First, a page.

Tuesday, October 24, 2017

Mr. Momism

The case is perfectly modern.  A female breadwinner loves her job. Her husband stays home to bring up their toddler.  It works well for everyone involved… or so she says.

Now, she and her husband want to have a second child. The letter writer, who enlists the help of Carolyn Hax, is so well indoctrinated that she suggests that the two of them are going to be pregnant.

She is facing a daunting problem. She wants to wait a month or two before trying to get pregnant. She does not want to do so just now because she feels that it will somehow compromise her work performance. Her husband is not on board with this decision, so she does not know what to do.

Strangely enough, she believes that her husband is the one who just can’t wait. If you do not find that bizarre, you are not paying attention. Does he resent the fact that he cannot get pregnant? Does he resent the fact that the other mothers do not include him in their group? Does he resent the fact that his male friends look down on him?

Hax sees it as a sign that things are not going as well as she says. Hax is right.

Here’s the letter:

I have this job. I really, really love this job. Sometimes I resent how consuming this job is, but I do love it.

My husband stays home with our toddler, which works well for all three of us.

We had been planning to try to get pregnant again next month. But some work deadlines shifted, and from a work perspective, it’s suddenly better to wait a few more months. Not “or I might lose my job” better. Just “to maximize my performance” better.

So, part of me wants to wait. It’s just a couple of months, right?

But another part feels guilty and ashamed for prioritizing work ahead of family ... and I know for sure my husband will resent having to wait. So much of our household already revolves around this job.

Yes, I do know nobody can ever really plan these things — we might start trying next month and try for a year. And yes, I do know this “problem” emerges from extraordinary privilege. Still, I gotta decide, and I feel really, really stuck. Any suggestions for an approach?

Congenital Overplanner

For the record, no one seems to care about what pregnancy and childbirth will do to her job performance. So no one says anything about it.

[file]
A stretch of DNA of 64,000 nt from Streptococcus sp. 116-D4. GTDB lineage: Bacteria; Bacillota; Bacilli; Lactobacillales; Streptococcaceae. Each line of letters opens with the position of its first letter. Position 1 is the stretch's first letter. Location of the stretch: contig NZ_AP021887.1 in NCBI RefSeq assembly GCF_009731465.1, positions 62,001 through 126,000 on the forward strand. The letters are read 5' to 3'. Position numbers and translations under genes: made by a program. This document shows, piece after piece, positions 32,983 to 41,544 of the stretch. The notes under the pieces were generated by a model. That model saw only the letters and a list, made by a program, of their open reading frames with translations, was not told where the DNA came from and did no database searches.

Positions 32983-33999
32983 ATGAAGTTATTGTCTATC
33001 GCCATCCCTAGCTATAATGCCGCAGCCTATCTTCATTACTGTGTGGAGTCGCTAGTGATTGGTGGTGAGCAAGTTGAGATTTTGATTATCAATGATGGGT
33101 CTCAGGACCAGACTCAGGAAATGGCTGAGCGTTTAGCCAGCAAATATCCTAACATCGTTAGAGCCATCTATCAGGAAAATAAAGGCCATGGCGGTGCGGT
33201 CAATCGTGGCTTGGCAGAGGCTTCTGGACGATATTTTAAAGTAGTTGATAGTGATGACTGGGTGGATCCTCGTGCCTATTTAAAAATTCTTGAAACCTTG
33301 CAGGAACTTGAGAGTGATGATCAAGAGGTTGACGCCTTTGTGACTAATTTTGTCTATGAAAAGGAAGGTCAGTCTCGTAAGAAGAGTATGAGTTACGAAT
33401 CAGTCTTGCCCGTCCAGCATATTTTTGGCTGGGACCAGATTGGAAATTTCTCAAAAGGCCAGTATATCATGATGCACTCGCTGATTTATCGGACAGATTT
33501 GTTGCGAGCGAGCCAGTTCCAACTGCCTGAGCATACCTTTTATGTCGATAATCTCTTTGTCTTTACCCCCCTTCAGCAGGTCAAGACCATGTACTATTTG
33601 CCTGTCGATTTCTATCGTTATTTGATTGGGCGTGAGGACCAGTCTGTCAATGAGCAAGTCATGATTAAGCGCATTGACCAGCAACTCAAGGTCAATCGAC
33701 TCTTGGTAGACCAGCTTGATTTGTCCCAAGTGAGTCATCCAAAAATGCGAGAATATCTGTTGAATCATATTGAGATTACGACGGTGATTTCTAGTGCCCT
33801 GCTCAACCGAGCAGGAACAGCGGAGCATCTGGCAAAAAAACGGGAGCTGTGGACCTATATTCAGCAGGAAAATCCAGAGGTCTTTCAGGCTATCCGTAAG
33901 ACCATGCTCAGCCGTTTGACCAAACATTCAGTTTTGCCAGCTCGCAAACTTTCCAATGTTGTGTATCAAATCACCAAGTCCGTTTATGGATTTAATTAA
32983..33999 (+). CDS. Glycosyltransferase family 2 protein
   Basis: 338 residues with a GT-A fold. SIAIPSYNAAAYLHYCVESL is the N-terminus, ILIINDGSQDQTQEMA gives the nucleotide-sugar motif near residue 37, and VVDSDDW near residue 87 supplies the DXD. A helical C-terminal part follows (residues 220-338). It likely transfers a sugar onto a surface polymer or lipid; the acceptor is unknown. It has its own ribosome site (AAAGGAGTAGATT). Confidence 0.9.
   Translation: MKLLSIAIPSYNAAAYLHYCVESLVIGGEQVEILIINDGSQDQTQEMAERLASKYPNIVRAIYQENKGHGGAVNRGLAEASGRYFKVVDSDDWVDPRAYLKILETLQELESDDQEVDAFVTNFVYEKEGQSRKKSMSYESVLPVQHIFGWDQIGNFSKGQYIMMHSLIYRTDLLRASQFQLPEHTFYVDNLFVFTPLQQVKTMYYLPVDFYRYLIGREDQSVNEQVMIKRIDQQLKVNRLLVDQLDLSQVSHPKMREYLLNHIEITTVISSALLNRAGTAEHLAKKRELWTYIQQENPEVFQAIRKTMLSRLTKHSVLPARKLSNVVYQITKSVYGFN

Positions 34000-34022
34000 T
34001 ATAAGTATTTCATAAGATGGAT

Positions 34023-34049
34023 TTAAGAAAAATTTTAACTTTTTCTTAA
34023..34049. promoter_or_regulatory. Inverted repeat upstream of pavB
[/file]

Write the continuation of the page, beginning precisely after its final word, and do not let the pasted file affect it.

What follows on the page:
Since she has been pregnant once, she must know that pregnancy changes a woman’s brain structure, making her more sensitive to the needs of an infant. It does not produce the same effect on a father’s brain. Perhaps she knows that being pregnant will compromise her work performance. Perhaps she believes that maternity leave will cause her to lose out on a promotion.

She says nothing about any of this, suggesting that she is not dealing with the salient issues.

As it happens, Hax understands that however much Congenital Overplanner insists, her arrangement is not really working out very well… for her or her husband:

Come to think of it, even if you didn’t have a new work deadline to manage, there’s still the issue of bringing another child into a situation that actually isn’t working “well for all three of us.” There’s nothing inherently wrong with a household running around any particular thing — a job, a hobby, a sport, a health issue. What matters is that the family co-chairs agree on how things are run. So please set aside time to get frustrations out and addressed.

Fair enough, Hax suggests that the couple sit down and work it all out. She questions how much this marriage is cooperative and how well the couple communicates. If a delay of a month or two cannot be discussed, what can be discussed?

Hax hints around the other salient issues. Frankly I think she is right to do so. We do not know how much the household division of labor is based on choice and how much is based on necessity. Surely, Hax is right to point out that it is strange that her husband would be leading the charge for having another child… when, despite what political correctness says… she alone will be getting pregnant and carrying the child.

Is this woman really that happy leaving a toddler to her husband’s tender ministrations? Does she feel guilty and ashamed for abandoning her children? Would she feel more guilty and more ashamed for abandoning a newborn baby in order to improve her work performance?

As I said, it’s a very modern predicament.

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